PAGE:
A piece of history has not only served as a reminder to the past as a place of learning for some ISU students.
The Iowa State University Carl F. Vondra Geology Field Station is west of the Bighorn Mountains in Wyoming and houses a diverse selection of rocks and geological formations. Here, geology students take part in an intensive six-week course to gain hands-on experience.
However, there is more to the story behind the station among the field of outcropping rocks.
The barracks where ISU students stayed while studying in Wyoming once were used to house interned Japanese Americans during World War II, by order of then-President Franklin D. Roosevelt in February 1942.
Today, the Japanese internment is widely considered a stain on American history.
After this order, about 120,000 people of Japanese ancestry living on the West Coast were evacuated and incarcerated in camps around the United States, according to PBS.org. Most of these people "were U.S. citizens or legal permanent resident aliens," PBS.org stated.
There were 10 internment camps scattered throughout the western United States, including one about 80 miles from Heart Mountain. The internment camp, according to PBS.org, was opened in August 1942 and closed in November 1945. At its peak, the camp housed more than 10,000 individuals.
The executive order signed by Roosevelt was deemed a "military necessity to protect against domestic espionage and sabotage," the site stated.
The barracks used to house the Japanese fell into the possession of various county, state and town officials after the war.
“We leased them from the city of Greybull, [Wyo.] for $1 a year,” said Carl Vondra, emeritus professor of geology and distinguished professor in liberal arts and sciences, and the namesake of the geology field station.
The government ended up giving a lot of the facilities away, Vondra said.
“Many of them were given to returning veterans and they used them as outhouses on their farms," he said.
Mark Mathison, teaching lab coordinator for the department of geology, said there were about 750 buildings, which were sold off for $1 a piece.
The city of Greybull ended up buying three of them prior to the field camp.
The flood plains of Shell Creek near Shell, Wyo., was offered to the university at a below value price in 1957, said Aaron Wood, director of the Carl F. Vondra Field Station and lecturer in geology.
This became the home of the geology field camp.
The buildings, all located near Heart Mountain, were in bad physical condition, Vondra said. They had bad insulation and were more than 10 years old by the time they were leased to the field station in 1957.
“These buildings were cheaply and rapidly made back in World War II,” Wood said.
From 1964 until 2003, Vondra led the camp as its director. Vondra oversaw a lot of remodeling of the barracks during the time he was director of the camp.
Every summer, work was done on the building by students and faculty.
“They were not very livable at first,” Vondra said.
Mostly faculty worked on the buildings because the students were primarily doing field work.
After years of use and renovation, the Heart Mountain Wyoming Foundation was given the award for most historically accurate and preserved building. It can be seen on permanent display 13 miles east of Cody, Wyo. as a national historic landmark.
The most positive thing that can be taken from the whole matter to Mathison is that a large group of students were able to receive an education while living in the barracks. They got a chance to see a piece of history firsthand.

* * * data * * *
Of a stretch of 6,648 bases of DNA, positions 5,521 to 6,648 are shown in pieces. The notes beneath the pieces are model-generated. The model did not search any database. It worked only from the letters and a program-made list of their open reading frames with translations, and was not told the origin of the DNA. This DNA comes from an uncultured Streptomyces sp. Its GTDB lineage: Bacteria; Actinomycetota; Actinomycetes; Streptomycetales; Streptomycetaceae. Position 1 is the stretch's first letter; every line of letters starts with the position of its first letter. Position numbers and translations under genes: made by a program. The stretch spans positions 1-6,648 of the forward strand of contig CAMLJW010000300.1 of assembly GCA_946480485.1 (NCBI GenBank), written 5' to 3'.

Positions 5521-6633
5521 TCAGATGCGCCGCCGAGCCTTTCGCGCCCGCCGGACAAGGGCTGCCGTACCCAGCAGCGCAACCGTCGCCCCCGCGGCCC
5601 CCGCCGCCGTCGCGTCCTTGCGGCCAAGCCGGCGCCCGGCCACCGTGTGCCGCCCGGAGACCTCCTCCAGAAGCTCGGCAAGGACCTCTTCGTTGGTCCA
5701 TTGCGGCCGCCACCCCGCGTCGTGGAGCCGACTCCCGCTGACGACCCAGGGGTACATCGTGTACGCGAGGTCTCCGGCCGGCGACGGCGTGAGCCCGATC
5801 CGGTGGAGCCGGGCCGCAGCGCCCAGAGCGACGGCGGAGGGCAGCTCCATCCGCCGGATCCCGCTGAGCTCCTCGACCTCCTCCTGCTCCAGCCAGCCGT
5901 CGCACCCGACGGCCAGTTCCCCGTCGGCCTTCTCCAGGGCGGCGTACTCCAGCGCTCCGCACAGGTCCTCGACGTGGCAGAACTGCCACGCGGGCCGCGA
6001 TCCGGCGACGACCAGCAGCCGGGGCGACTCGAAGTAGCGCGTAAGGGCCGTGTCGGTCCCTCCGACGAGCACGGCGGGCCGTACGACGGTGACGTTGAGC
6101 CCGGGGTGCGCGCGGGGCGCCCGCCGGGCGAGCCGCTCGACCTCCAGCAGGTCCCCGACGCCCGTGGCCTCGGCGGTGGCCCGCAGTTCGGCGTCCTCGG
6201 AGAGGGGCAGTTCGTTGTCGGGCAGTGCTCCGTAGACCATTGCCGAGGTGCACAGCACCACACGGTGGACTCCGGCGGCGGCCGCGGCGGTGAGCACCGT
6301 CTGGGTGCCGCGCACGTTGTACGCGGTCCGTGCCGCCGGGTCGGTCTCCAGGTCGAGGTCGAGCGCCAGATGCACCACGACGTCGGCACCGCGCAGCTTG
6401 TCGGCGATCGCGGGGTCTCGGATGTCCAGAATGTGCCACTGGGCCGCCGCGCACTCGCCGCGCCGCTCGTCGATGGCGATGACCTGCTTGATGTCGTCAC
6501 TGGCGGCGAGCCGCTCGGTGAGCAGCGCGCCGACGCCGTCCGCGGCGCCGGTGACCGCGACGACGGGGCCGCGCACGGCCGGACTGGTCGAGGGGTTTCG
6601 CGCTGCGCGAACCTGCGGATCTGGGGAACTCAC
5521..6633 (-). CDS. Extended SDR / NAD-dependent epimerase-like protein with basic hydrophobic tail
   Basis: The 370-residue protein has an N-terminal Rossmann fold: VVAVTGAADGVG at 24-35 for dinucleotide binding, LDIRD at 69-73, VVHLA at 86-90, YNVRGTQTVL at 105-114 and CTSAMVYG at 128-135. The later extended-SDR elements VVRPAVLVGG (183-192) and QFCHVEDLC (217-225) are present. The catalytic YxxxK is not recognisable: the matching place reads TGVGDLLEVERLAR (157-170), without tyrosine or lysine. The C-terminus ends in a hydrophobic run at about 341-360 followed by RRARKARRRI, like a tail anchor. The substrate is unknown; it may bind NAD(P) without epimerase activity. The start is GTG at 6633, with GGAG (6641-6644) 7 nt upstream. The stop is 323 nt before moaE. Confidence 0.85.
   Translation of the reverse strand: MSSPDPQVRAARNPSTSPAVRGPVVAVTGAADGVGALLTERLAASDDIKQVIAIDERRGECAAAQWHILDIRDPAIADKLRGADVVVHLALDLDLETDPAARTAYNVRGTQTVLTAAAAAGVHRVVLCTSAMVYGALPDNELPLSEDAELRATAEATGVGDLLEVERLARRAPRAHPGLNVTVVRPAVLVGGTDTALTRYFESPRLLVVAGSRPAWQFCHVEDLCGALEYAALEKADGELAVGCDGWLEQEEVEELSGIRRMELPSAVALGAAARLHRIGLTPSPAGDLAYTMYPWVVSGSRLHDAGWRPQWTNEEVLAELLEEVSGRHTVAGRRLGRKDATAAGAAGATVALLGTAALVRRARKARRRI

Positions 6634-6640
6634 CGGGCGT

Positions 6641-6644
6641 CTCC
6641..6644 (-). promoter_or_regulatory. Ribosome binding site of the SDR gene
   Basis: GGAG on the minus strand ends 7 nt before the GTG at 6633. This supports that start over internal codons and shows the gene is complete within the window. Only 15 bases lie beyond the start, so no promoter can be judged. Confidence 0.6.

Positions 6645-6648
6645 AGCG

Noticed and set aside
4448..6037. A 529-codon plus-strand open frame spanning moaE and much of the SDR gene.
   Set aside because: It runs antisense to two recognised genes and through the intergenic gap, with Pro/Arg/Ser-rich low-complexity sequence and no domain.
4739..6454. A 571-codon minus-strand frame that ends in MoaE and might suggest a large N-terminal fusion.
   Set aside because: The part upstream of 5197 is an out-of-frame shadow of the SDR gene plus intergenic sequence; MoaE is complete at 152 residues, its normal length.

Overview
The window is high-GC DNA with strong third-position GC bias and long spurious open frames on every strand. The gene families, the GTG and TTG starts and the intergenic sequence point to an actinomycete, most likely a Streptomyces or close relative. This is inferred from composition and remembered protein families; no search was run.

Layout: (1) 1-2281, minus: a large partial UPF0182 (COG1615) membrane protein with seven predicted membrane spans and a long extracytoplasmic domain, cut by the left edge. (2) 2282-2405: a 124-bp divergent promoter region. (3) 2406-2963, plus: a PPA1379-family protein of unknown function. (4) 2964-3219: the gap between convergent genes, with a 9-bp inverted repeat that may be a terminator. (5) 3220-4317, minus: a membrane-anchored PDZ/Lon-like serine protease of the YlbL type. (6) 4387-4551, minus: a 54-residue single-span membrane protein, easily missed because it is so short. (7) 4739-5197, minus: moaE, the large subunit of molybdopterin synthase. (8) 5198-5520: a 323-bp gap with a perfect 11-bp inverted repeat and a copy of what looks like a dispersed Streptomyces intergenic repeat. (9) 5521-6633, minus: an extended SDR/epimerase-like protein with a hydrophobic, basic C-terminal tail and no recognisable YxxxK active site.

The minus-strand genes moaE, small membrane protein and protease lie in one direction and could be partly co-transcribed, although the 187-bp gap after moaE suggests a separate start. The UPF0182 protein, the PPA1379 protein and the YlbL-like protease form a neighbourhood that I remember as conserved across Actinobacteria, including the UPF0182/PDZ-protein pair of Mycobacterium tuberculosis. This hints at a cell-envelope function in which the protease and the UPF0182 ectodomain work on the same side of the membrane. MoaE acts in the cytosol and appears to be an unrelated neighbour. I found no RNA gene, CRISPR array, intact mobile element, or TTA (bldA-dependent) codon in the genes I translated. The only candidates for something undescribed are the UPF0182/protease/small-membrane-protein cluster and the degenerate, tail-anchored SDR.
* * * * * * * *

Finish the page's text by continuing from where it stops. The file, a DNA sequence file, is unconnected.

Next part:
The field station is used for a required six-credit class, geology 302, for students majoring in geology. The goal of the course, which takes place during a course of six weeks, is to provide geology students the chance to get real-field experience.
The course can be considered intense by some; students work five and a half days a week.
“You're basically immersed in the rocks,” Mathison said. “It's a perfect classroom."
Students are able to get hands-on experience with geological features around them.
“You're getting a real idea of what field geology is like,” Mathison said. “There are very tough concepts that you're working with."
The field station is used by universities from surrounding states as well. The University of Nebraska works extensively at the field station, since the University of Nebraska at Lincoln is a partner university at the station.
The class's student-to-teacher ratio usually falls at 10 or less students to one teacher.
The camp has changed throughout the years in many ways. One way in particular is the toliets; the station has only recently installed bathrooms with running water.
“We had outdoor toliets until I stepped down from the camp,” Vondra said. “I didn't see the value of having porta-potties.”
Among the other amenities that have been added to the camp over the years are air conditioning and heat.
The students, however, have changed as well.
“The thing I noticed over the 40 years I was out there was a great change in the students,” Vondra said. “The intelligence of the students haven't changed, but what students are willing to do has changed."
Their attitudes and work ethics in particular have changed for the worst, he said. Physical labor is simply where students seem to be lacking.
“When you're working in the field as a geologist you do a lot of hiking under very difficulty conditions,” Vondra said, since geologist often find themselves climbing and working in hot or extreme conditions.
The field station property is owned by the Iowa State University Foundation, and the Department of Geological Sciences runs the camp. The University of Nebraska of Lincoln's geology department helps with a minor extent with the instruction.
The geology field station will welcome 40 students and six instructors from Iowa State this year between May 22 and July 1.